Tracing black roots to Yorubaland

It must have been such a fascinating experience for the blacks around the globe wanting to trace where their great grandparents were from. I know I would be extremely excited, but will I be able to swallow the truths of the so-called roots especially if it is still as oppressing as it were before and after the transatlantic slave trade?

In April this year I was at a three-day conference, among the attendees were two guests from Trinidad and Tobago. At the end of the second day, I had chance to chat briefly with them, they were excited coming to Yorubaland for the first time. The lady among the two narrated excitedly all that they do in Trinidad that is so similar to ours – the masquerade, the Sango and many traditions that is slowly disappearing in today’s Yorubaland. The man was equally excited, they had plans to visit lots of places and of course the Orisun (source) of Yoruba people which is supposedly Ile Ife.

If this step of reconnecting with roots brings joy – I am glad to be one of the first few of Yoruba they met, I thought to myself.

In my hotel room that evening I remember my good friend Eve, whom I met 14 years ago at work, we hit it off from the first day, family talks is central to our conversations – our ups and lows. Both of our parents are of about the same age. Our family settings bear so much resemblance that it is hard to believe we are from different continents, hers in Trinidad – I have met both of her parents, mine in Nigeria – she met one of mine. I have joked with Eve several times that her great grandparents were the lucky ones to have made ‘the boat,’ this is because Eve was shocked the first time I narrated the land grabbing crisis I grew up with and that it is still ongoing, the exercise that was meant to rid of a group of people using violence initiated by Ooni Sijuade.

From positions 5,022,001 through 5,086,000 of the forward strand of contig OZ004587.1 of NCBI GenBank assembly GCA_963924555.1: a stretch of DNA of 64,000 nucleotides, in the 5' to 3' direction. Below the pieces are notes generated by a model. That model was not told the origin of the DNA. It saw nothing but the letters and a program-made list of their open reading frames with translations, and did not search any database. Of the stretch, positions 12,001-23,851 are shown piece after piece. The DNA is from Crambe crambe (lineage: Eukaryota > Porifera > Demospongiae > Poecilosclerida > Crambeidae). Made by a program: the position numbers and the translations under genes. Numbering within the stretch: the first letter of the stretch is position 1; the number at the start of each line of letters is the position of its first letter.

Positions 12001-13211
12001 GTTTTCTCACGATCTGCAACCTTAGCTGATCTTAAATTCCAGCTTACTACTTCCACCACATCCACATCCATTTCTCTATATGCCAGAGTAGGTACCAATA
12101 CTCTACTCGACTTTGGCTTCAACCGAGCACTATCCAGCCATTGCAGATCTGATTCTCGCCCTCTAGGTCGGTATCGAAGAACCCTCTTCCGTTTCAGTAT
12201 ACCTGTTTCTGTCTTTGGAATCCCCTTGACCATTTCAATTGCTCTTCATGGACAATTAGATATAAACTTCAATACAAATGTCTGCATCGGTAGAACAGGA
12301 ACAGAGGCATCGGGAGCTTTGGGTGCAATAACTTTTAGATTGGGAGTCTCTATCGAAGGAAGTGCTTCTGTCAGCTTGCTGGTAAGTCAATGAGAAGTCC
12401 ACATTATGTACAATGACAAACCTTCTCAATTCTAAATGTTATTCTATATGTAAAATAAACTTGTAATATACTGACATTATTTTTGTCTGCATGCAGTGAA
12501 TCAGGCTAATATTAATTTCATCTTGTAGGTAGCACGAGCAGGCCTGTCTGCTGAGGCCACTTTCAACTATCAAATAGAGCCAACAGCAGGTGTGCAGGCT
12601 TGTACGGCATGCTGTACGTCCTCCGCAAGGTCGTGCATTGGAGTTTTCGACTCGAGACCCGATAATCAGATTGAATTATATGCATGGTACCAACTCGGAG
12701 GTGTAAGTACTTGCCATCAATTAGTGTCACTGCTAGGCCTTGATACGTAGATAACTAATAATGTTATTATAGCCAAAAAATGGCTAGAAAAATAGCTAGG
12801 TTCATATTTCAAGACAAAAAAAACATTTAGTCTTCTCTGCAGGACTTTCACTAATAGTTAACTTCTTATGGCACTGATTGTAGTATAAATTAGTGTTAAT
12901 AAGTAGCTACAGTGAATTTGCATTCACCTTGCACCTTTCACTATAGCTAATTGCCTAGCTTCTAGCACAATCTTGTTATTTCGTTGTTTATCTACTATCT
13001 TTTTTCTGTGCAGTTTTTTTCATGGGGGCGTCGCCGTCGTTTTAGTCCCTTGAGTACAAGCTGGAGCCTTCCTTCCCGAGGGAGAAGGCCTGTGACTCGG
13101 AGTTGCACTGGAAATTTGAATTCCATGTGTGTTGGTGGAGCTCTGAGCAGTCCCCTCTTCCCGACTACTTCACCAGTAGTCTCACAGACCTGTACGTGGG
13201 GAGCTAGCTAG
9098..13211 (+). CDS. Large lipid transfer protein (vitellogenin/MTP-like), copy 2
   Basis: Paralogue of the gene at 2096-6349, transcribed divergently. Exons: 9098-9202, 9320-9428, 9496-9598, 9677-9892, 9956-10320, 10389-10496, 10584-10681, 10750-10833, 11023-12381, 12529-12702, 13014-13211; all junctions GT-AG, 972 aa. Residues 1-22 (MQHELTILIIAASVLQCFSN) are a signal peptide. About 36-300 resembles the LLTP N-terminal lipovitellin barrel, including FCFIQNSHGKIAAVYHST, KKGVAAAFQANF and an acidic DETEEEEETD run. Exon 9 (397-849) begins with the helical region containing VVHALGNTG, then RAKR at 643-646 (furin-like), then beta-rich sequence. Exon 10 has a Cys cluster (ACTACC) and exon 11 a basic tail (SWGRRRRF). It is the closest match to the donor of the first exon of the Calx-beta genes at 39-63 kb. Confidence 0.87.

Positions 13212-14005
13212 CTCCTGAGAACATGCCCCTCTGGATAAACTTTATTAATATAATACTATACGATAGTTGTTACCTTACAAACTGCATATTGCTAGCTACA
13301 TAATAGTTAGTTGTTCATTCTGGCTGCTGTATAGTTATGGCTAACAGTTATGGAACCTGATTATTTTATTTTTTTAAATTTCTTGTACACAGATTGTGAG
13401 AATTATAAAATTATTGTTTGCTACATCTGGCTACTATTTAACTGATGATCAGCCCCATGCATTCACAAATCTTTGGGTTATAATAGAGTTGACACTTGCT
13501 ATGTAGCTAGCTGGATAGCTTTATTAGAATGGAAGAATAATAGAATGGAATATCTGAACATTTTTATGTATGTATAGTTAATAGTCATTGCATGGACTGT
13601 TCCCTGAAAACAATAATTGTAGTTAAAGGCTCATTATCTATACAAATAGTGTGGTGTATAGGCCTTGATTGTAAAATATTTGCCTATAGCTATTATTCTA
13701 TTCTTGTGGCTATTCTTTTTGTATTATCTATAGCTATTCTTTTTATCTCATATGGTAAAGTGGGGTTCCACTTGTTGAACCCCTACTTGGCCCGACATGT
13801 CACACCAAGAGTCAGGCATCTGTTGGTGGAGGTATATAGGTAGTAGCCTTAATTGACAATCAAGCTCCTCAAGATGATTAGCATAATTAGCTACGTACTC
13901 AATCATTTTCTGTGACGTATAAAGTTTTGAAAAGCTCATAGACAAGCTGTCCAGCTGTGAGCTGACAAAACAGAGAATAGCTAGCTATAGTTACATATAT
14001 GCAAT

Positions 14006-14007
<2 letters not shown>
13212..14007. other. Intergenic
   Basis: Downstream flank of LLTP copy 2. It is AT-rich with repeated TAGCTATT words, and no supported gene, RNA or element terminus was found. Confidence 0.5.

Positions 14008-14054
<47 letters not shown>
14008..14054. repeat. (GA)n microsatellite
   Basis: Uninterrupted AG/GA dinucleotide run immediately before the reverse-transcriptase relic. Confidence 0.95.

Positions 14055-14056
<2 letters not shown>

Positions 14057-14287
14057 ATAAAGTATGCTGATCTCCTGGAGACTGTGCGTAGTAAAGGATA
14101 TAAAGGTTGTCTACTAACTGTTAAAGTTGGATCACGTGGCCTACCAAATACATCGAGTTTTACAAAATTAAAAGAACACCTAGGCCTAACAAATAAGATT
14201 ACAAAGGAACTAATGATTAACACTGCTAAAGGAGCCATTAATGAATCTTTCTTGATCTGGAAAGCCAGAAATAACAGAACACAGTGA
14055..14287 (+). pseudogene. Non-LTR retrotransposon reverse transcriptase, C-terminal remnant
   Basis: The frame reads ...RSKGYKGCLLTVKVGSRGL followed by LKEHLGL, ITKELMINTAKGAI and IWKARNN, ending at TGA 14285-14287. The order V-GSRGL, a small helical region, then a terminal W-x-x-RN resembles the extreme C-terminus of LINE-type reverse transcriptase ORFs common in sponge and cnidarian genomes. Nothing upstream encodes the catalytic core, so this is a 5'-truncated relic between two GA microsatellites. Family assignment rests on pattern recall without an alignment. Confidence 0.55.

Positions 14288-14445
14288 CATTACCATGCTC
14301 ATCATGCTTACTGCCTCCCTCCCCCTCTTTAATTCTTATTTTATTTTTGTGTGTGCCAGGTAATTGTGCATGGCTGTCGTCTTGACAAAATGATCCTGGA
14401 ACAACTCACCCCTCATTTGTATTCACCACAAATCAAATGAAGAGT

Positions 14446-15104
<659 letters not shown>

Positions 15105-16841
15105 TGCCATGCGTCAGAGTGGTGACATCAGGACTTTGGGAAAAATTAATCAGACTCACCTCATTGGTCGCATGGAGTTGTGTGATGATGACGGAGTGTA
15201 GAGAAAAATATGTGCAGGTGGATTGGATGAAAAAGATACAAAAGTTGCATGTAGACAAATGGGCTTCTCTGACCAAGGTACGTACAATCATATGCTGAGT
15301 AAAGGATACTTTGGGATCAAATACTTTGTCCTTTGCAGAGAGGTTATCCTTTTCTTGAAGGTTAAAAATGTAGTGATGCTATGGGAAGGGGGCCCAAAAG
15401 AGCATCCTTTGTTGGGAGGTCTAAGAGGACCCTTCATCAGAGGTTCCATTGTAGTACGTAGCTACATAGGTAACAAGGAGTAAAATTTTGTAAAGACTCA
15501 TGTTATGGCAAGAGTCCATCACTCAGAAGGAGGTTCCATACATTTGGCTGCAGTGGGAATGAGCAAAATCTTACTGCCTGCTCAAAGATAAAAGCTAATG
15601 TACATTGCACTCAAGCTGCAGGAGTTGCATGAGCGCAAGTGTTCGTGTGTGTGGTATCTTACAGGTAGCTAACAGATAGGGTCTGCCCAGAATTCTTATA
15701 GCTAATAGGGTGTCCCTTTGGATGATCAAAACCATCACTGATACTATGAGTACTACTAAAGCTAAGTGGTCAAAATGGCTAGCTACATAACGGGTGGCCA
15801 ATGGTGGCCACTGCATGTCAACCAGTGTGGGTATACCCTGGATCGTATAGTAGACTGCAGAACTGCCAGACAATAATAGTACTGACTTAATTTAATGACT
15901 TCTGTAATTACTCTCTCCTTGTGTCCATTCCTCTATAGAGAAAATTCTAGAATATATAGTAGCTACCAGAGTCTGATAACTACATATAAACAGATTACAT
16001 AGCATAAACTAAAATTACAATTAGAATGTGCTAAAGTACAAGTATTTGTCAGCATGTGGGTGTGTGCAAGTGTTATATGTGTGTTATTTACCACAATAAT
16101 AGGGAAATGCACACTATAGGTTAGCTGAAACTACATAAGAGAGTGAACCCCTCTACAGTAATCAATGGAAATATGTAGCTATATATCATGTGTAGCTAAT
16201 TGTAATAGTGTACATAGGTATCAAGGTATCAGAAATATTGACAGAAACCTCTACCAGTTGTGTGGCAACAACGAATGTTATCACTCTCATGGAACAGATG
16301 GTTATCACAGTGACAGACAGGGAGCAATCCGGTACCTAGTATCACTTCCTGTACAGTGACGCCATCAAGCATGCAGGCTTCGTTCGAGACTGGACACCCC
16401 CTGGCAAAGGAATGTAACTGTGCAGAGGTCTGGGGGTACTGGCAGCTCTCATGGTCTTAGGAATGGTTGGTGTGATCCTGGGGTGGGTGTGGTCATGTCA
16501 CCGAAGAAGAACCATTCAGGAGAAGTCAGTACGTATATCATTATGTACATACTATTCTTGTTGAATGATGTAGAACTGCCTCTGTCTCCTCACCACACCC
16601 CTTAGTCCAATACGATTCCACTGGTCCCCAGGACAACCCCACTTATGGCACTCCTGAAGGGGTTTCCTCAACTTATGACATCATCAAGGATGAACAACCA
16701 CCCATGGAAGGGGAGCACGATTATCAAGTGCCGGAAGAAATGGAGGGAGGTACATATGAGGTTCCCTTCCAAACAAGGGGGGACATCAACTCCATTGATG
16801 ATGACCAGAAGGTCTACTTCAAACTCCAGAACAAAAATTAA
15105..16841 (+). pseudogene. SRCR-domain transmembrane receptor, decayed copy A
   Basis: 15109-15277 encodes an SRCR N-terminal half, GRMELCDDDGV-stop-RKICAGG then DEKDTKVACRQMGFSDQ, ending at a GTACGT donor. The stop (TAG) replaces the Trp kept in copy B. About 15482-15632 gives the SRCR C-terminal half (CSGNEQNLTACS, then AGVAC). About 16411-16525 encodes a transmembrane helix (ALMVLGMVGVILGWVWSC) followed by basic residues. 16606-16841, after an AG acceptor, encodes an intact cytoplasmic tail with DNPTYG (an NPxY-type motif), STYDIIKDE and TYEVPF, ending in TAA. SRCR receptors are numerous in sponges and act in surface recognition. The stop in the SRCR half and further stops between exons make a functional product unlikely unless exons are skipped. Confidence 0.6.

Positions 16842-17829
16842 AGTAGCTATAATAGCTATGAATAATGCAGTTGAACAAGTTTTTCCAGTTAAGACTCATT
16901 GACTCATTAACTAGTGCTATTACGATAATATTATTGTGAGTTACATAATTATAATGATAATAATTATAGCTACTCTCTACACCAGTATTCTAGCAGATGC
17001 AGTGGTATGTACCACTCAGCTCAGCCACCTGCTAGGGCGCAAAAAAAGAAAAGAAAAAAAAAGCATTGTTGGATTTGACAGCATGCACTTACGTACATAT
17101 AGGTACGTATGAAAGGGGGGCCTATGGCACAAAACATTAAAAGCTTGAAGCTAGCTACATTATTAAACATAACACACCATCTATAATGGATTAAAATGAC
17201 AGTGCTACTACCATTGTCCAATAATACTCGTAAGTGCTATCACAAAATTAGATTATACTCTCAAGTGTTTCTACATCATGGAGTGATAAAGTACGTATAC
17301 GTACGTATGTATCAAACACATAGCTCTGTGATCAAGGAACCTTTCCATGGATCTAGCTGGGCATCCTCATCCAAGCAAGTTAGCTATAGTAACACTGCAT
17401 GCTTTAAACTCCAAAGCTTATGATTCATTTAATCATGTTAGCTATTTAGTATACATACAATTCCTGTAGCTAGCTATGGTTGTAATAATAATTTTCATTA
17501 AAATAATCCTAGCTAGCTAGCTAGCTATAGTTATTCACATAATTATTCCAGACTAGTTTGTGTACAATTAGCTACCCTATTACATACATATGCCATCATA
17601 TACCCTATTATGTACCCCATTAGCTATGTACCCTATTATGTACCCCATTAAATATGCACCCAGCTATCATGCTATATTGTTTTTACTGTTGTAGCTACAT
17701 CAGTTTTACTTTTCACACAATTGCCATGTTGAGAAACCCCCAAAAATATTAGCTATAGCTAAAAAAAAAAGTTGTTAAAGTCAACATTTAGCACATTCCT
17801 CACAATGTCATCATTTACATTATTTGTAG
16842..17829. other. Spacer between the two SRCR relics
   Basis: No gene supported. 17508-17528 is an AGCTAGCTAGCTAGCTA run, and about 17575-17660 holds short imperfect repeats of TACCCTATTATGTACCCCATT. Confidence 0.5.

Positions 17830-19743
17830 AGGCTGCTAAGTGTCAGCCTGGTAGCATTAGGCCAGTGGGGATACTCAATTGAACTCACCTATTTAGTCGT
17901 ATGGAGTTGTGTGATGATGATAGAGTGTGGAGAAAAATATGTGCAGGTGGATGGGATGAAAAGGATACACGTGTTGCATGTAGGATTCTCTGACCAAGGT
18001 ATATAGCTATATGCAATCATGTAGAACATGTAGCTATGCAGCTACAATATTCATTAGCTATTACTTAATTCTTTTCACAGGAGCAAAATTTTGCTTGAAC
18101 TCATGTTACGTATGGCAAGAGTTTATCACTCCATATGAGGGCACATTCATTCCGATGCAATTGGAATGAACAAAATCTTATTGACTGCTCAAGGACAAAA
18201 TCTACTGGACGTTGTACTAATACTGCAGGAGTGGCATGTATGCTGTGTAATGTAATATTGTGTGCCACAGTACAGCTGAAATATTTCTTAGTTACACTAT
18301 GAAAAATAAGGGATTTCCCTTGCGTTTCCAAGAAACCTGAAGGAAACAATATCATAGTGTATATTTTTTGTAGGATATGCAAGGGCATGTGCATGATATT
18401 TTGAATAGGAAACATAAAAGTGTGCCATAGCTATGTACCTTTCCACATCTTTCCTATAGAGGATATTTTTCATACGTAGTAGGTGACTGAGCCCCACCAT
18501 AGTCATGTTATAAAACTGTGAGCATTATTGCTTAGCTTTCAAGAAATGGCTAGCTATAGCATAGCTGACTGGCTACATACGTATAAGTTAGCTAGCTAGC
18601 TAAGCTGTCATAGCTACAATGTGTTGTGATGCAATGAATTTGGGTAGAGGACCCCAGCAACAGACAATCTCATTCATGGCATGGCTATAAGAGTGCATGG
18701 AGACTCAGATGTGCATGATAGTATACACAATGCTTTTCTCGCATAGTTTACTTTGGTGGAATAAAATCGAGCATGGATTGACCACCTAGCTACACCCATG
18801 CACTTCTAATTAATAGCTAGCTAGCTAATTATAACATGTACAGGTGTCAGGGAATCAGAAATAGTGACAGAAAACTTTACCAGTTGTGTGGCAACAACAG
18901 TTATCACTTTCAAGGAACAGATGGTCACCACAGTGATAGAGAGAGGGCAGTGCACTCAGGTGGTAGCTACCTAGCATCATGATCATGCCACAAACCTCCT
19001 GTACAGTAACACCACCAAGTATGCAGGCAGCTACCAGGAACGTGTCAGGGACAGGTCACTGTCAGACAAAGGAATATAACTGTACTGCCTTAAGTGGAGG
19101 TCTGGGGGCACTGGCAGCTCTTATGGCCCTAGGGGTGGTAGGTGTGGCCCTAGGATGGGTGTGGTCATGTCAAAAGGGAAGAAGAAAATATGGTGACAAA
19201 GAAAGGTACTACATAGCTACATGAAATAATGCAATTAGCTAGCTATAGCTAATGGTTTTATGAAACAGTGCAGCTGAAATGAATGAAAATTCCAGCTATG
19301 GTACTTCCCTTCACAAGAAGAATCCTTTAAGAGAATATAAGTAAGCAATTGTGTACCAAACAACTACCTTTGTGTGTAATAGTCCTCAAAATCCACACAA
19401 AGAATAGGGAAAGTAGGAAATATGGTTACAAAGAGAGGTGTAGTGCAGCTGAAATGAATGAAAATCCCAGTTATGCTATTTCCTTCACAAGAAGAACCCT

It is worth noting that slavery was part of Yoruba culture well before the transatlantic Slave Trade began. And also that during the Slave Trade, African Merchants played significant roles and profited from the trade. Most of the active merchants in Nigeria were the royal families, they owned slaves of their own, they knew the groups to select from. Slave Trade has been banned around the world for a long time now however, a few royal families in Yorubaland still hold on tightly to the inhumane traditions by way of extortion or outright land grabbing.

Just noticing this on BBC and Nigeria is one of the few countries who still practice systematic slave trade, in my case it is between Ile Ife and Modakeke.

Please stay tuned for details on recent development.

About my new Trini friends – they talked about Opa Oranmiyan, they talked about the palace, which Palace?  I itched to inform them that for the most part of my life, I lived less than four miles to the palace but never visited for the fear of being tied up. 

I decided I’d be a very good girl so I talked about all that is pleasant about our Yoruba heritage – I encouraged them to visit the Erin Ijesa Waterfalls, Osun State and Ikogosi Springs, Ekiti state, and if they had more time Atakumosa Palace is a good place to stop by – all good.

No way am going to ruin their big trip to the roots – after all they are more likely to be my long-lost cousins.